Research has shown that human behavior — even that which seems irrational — is often quite predictable. Understanding human behavior can inform better product development to help people plan for the future, manage their daily financial lives, and improve their financial health. In 2017, MetLife Foundation supported the creation of Common Cents Lab (CCL), a financial decision-making lab at Duke University, to more deeply understand and leverage behavioral science in order to design better financial products and services for low- and moderate-income people that will support healthy financial choices. Now in its fourth year, the Lab uses behavioral science to help people improve their financial decision-making by focusing on what motivates their decisions and by designing and tweaking financial products/services to meet those needs. With the success of CCL in the US, the program has been expanded into Mexico, Turkey, and China.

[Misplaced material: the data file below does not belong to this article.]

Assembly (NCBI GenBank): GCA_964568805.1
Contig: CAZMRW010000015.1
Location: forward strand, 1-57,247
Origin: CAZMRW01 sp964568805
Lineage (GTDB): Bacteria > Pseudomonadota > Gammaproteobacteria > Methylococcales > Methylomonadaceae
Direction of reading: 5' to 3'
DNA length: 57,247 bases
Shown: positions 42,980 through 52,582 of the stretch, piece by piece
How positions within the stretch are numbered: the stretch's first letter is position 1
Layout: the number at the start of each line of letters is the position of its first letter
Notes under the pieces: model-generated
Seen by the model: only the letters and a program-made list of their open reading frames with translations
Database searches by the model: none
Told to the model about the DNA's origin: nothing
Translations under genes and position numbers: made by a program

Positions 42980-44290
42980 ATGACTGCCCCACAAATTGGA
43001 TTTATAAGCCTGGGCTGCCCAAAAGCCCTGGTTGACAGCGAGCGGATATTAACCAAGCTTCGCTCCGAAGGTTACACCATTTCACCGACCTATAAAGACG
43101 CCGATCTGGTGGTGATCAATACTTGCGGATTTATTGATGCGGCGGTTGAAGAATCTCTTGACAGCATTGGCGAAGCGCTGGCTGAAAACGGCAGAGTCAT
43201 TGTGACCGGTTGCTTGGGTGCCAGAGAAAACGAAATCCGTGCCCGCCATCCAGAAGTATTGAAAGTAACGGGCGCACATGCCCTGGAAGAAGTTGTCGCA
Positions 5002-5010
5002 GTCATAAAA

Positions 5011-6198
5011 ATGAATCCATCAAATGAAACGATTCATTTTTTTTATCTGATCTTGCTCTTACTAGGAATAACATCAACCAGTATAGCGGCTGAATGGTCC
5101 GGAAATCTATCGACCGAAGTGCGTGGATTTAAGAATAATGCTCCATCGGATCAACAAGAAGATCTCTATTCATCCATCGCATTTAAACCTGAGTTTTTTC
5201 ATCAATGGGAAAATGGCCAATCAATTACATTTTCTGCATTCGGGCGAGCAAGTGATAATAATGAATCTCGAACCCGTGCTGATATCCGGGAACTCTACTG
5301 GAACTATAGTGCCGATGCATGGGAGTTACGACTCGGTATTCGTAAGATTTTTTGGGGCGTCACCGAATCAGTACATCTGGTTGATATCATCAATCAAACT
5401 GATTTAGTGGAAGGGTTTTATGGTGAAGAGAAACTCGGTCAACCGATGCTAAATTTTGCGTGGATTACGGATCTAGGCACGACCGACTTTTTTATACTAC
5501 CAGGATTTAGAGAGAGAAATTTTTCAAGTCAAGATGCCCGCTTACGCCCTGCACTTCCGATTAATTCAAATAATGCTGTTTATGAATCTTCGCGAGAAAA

FundMet Trickle Up

Empowering women with Trickle Up

Empowering women with the right skills, financial assistance, and social support can have a large-scale positive impact on societies. Trickle Up, a global nonprofit, works with some of the most financially vulnerable people in the world, particularly women, to help advance their economic and social well-being. With MetLife Foundation's support, Trickle Up delivers the Graduation Approach — a proven methodology to get people out of extreme poverty that provides participants with seed capital to start a microbusiness. Participants also learn financial and business management skills and come together in groups to help each other access government benefits and banking services such as savings and credit.